the baby and the bathwater

July 6, 2009, 3:11 pm
Filed under: Uncategorized

We held our anual heartheadhands day here in Cheltenham on 27th June. It was a great day where we were joined by many worship leader friends and their teams from around the region. The main teaching of the day was incredible – from Alan Scott – which you can listen to by going onto the pod-cast page of our church website If you are there, I recommend also listening to his talk from Sunday morning too.

It was great to join with a number of the songwriters for our afternoon seminar: in case it helps, here is the outline talk:

Biblical context: God loves it when we sing songs to Him. Songs are often a herald to, and a consequence of, acts of power in the Kingdom.

Cultural context: Great songs cross religious and cultural barriers. Speak to someone about God and you may put them off, yet thousands will sing a U2 anthem with no problem at all.

Church Context: The impact of worship leader/songwriter celebrity status, and the financial consequences of success can cause mixed motives.

Given the biblical, cultural and church context at the moment, how do we navigate through it all in our approach to songwriting.

1. Write songs for your church. Don’t write primarily for the big event, for the next CD, for the promise of global recognition. Write for your church. The best people to write songs for your own church is you.

2. Write out of what God is doing. Most of the great songs come out of great moves of God – reformation, vineyard, hillsong. Look and listen at what God is doing in your church and see if there are ways you can turn that back into a song. Don’t worry if other churches don’t ‘get it’, as long as your church does.

3. Articulate the song story. A great discipline – can you articulate what the song is saying in a few short words or a simple sentence? What is the ‘one idea’ that underpins your song. Worship is a journey (psalm 84) and most people can only cope with so much at any one time.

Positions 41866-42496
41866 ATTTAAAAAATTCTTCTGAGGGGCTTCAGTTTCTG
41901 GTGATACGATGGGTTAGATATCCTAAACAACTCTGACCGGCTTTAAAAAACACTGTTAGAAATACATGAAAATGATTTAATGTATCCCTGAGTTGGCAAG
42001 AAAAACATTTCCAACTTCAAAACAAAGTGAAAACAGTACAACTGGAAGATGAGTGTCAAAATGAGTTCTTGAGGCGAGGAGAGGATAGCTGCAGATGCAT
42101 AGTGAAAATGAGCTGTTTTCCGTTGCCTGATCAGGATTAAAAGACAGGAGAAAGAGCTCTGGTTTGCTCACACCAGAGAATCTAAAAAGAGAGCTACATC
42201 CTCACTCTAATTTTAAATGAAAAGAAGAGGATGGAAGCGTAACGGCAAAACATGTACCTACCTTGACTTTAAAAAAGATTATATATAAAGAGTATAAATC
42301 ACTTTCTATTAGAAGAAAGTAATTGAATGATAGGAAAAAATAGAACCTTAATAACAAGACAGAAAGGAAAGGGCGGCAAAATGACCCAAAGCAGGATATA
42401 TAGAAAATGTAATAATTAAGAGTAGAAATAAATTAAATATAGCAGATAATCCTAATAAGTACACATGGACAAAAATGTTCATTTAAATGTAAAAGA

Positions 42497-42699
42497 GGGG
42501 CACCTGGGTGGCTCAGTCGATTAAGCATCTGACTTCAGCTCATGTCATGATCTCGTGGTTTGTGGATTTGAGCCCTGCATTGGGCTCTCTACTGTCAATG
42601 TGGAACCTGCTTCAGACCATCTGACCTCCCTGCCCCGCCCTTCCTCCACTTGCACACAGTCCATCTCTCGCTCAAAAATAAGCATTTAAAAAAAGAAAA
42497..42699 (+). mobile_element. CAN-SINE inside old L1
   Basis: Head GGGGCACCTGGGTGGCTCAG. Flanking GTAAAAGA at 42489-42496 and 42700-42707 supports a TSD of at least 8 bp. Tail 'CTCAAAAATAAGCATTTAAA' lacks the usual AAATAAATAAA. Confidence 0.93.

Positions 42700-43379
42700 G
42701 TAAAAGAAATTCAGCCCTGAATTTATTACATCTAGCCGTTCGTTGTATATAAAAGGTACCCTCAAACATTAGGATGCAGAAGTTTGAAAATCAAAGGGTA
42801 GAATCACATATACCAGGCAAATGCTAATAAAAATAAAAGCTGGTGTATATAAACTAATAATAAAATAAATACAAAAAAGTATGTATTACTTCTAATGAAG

4. Remember it is to be sung in church. Most people in your church are far less musically skilled than you are. Most people just want to sing songs to God that don’t test their musical expertise too much. People moan about the three-chord trick. But often that can be the best thing. Too many songs are too complex musically or too personal lyrically to be sung in a gathered worship context.

5. Theology is massively important. People retain theology from the songs they sing – make sure they sing truth. It is the truth that sets people free. Bad theology always comes back to bite you. Run your songs past theologians and church leaders. You may not always agree, but the discussion can be hugely helpful.

6. Get some good ideas form other people. Don’t steal. But do learn. Work with people who compliment your own particular strengths.

7. Don’t be afraid of re-writing again and again. Often the biggest stumbling block to a great song is the prophetic voice that won’t be refined. Single small changes can make a good song great. The diamonds often take the longest to find.


1 Comment so far
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Hi Neil,

Cheers for the session last saturday, really enjoyed it and found the songwriting advice really useful. Was great to be with you guys for the day.

[I was only a little disappointed to be the only one in the room not to be asked where I was from…maybe I’ve got one of those “I know someone who looks just like you” faces! We worship leaders like to be noticed you know…in fact isn’t that what it’s all about?]

Thanks again.


Comment by Kev B

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